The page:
Why is the male suicide rate rising?
The reasons why the number of men taking their own lives has risen in recent years are far from clear. All of the proposed explanations share a common feature: the changing role of men in society:
- Adolescence has been prolonged, with adulthood and independence reached at a much later age than previously. Two generations ago, work began at the age of 14 years; one generation ago at 16 years for most; now many men only achieve financial independence in their 20s.
- Men have a more stressful time in achieving educational goals than in the past and are less successful now than women.
- Work is much less secure and periods of unemployment are the norm for many (psychologically the threat of unemployment is at least as harmful as unemployment itself).
- Alcohol use, and abuse, has increase markedly since the Second World War. Such use is often an attempt to cope with stress and to self-medicate symptoms.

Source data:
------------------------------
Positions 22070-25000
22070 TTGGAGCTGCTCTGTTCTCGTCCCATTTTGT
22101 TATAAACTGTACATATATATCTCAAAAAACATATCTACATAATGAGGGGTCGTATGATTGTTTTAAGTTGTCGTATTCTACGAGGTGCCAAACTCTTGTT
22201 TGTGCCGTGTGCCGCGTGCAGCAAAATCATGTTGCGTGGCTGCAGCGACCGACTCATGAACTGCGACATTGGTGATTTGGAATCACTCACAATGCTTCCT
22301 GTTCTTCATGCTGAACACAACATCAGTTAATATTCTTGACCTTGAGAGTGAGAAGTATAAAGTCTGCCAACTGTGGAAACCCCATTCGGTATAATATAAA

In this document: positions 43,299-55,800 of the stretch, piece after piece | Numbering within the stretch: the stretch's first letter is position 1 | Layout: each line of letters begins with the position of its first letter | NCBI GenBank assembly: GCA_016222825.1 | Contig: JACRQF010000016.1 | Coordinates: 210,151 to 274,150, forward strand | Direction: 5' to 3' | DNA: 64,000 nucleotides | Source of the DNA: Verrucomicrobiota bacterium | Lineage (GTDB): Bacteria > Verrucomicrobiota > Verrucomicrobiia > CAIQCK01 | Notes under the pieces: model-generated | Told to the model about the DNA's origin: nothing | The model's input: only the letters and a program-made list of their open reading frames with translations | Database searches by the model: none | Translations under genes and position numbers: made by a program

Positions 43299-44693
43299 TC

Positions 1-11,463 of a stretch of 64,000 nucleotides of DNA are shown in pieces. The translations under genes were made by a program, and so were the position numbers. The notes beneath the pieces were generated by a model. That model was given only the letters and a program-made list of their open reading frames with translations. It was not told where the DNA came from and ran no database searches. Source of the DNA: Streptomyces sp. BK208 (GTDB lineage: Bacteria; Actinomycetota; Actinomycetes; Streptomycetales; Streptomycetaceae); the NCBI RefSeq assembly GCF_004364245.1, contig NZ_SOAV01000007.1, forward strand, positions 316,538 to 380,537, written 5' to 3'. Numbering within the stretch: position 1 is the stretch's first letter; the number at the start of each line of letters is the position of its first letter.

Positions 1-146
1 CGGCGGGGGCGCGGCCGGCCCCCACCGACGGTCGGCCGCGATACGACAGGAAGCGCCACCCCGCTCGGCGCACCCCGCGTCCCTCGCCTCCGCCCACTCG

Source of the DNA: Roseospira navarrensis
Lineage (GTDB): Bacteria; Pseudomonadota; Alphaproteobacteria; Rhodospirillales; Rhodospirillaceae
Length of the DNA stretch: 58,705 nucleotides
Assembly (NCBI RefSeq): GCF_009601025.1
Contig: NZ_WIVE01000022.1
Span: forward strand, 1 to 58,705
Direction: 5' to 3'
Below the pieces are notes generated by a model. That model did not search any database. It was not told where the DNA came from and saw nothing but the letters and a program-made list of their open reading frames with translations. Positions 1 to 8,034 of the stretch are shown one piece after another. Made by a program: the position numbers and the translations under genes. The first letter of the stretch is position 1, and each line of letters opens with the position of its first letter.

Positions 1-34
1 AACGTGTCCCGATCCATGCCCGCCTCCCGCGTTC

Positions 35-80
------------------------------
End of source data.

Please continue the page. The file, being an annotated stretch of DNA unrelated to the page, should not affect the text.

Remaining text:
- llegal drug abuse has become much more common (a correlation between the youth suicide rate and the rate of convictions for drug offences has been demonstrated in some countries).
- Changes that are assumed to be symptoms of the “breakdown of society” are associated with a rising suicide rate (examples include the rising divorce rate and falling church attendances).
- In many societies, expressing emotions, for example sadness, fear, disappointment or regret, is seen as being less acceptable for boys than girls. In common parlance: “boys don’t cry”.